Big Eric's back

Eric Wilson charges at Stevie Baggs during his first practice yesterday at the Stadium. (Toronto...

Eric Wilson charges at Stevie Baggs during his first practice yesterday at the Stadium. (Toronto Sun/Jason Halstead)

KIRK PENTON -- Winnipeg Sun

, Last Updated: 8:29 AM ET

He's one of the nicest, gregarious fellows off the field, but he's one mean SOB when he straps on the pads.

And it didn't take long for Eric Wilson to prove that again yesterday when he reacquainted himself with the Winnipeg Blue Bombers.

After flying in from Miami yesterday morning and re-signing with the team, the 6-foot-3, 300-pound offensive lineman hit the practice field and immediately got into it with rookie Bombers defensive end Stevie Baggs.

The two exchanged words after the first play of the practice, and a few minutes later Wilson asked a fellow offensive lineman what the deal was with Baggs, whose engine always runs hot.

"He goes like that all the time," was the response.

"Not anymore," Wilson said.

And that, in a nutshell, is why diehard Bomber fans were rejoicing yesterday, because they remember the fiery Wilson from his days with the Blue and Gold in 2002 and 2003.

"It's fun to be back," Wilson said. "It's good to be back in the town where you were accepted before and you've got a good fan base.

"We just gotta get back on a winning streak, so hopefully I can bring my attitude back, which hasn't left. I've been doing some business, so it's been held back a little bit, but now I get to let it out."

It's likely not a coincidence that Wilson was signed just four days after the Bombers showed a lack of intensity in a 39-12 defeat to the Saskatchewan Roughriders, which was their fourth loss in a row.

Wilson brings an attitude, and he can't wait to unleash it on Sunday when the Bombers and Roughriders meet in the Banjo Bowl rematch at Canad Inns Stadium.

Wilson will start at right tackle.

"I guarantee you something will happen on Sunday," Wilson said. "I don't know what, but something will happen. And it will be entertaining."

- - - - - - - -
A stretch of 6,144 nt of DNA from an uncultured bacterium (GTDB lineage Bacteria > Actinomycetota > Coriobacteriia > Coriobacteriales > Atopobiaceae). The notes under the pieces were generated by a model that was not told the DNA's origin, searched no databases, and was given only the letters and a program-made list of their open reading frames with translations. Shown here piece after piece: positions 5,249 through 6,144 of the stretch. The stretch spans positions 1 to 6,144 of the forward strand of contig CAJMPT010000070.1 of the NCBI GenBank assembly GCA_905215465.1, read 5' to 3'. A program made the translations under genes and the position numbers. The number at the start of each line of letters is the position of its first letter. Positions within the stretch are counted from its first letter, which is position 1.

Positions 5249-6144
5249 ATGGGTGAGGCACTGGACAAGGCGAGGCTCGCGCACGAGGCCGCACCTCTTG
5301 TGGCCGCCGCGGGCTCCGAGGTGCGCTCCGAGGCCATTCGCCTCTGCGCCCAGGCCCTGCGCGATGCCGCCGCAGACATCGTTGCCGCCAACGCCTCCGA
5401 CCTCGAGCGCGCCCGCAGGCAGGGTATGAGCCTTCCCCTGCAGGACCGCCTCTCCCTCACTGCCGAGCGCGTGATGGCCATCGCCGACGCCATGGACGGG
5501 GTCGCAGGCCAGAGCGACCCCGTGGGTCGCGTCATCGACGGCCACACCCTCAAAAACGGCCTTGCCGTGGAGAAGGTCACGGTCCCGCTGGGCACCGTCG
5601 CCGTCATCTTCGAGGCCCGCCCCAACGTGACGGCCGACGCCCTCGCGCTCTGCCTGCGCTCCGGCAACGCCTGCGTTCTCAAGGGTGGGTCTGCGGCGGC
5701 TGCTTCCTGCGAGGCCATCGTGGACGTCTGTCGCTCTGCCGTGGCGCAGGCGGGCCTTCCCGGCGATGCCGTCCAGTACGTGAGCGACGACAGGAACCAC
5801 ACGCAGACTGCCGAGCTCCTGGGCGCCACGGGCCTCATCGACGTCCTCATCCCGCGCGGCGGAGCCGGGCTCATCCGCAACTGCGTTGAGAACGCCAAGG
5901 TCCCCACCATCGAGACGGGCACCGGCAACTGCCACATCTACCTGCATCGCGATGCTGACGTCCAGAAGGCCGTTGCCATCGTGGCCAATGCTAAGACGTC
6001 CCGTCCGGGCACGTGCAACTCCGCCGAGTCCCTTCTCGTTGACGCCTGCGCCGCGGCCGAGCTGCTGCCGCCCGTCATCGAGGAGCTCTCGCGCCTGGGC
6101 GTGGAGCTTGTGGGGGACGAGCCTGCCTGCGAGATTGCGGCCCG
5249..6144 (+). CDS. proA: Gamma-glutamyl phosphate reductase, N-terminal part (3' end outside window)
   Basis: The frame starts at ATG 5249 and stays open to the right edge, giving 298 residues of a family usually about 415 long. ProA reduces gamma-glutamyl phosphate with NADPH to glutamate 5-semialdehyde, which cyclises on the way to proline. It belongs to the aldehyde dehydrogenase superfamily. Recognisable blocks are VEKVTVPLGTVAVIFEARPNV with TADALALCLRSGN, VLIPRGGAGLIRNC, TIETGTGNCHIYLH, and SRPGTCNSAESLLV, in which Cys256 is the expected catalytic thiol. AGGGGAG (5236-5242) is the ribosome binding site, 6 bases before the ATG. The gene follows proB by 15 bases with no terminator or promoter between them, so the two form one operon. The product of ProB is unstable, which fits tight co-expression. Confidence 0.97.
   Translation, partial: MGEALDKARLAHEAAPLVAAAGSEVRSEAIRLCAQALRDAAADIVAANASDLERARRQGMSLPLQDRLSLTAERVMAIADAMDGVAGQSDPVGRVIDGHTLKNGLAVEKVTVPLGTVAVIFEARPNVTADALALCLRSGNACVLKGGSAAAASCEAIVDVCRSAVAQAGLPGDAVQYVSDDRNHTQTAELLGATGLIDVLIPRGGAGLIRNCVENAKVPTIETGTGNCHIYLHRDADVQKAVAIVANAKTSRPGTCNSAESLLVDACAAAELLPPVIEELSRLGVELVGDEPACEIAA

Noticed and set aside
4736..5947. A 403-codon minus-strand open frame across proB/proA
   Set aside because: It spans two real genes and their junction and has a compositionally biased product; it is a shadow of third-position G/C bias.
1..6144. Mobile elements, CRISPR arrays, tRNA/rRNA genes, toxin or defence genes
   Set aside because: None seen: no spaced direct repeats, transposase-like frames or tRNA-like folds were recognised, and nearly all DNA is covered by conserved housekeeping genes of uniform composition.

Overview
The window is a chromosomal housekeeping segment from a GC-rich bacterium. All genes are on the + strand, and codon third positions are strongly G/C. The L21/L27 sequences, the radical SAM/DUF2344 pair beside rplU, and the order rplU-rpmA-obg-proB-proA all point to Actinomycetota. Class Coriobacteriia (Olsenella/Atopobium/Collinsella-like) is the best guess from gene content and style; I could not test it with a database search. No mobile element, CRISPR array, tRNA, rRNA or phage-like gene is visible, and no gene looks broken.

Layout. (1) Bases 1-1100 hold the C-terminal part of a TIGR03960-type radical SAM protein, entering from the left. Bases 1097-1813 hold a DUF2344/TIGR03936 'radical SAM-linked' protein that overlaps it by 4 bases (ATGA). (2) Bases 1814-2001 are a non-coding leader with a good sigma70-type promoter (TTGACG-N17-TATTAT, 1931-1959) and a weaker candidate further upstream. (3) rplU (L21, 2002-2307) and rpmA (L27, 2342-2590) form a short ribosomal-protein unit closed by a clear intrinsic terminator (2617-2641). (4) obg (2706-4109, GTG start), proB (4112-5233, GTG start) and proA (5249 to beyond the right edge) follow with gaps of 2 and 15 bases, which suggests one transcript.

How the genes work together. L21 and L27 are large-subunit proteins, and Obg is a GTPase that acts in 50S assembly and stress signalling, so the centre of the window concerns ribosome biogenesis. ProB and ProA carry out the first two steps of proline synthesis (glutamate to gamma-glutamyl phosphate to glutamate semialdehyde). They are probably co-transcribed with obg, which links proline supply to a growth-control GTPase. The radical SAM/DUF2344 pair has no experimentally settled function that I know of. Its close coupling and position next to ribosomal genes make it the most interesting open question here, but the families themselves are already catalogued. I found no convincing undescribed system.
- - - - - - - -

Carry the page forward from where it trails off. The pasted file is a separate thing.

Wilson was Winnipeg's utility man before bolting to the NFL's Miami Dolphins in January 2004. He was brought in originally as a defensive tackle, but he quickly ended up on the other side of the ball after injuries decimated the O-line early in 2002.

He remained on the O-line in 2003, but he played on both sides of the ball in the last two regular-season games. He then started at defensive tackle in Winnipeg's West Division semifinal loss to Saskatchewan.

Wilson never played a game for the Dolphins, but he did start several matches for Hamburg during the 2005 NFL Europe campaign. He spent last season on Miami's injured reserve list after undergoing shoulder surgery a year ago.

Wilson hadn't donned a helmet in more than a year until yesterday, and even though he's never played right tackle before, he's confident in his abilities. He looked impressive during yesterday's workout.

"I told (GM) Brendan (Taman) last night: That's one thing you don't have to worry about me," Wilson said. "I'm going to do whatever I can to get the job done. You know how I play. You know my attitude, what I bring to the game, and I'll do the best that I can.

"And in my mind, I think it'll get done."


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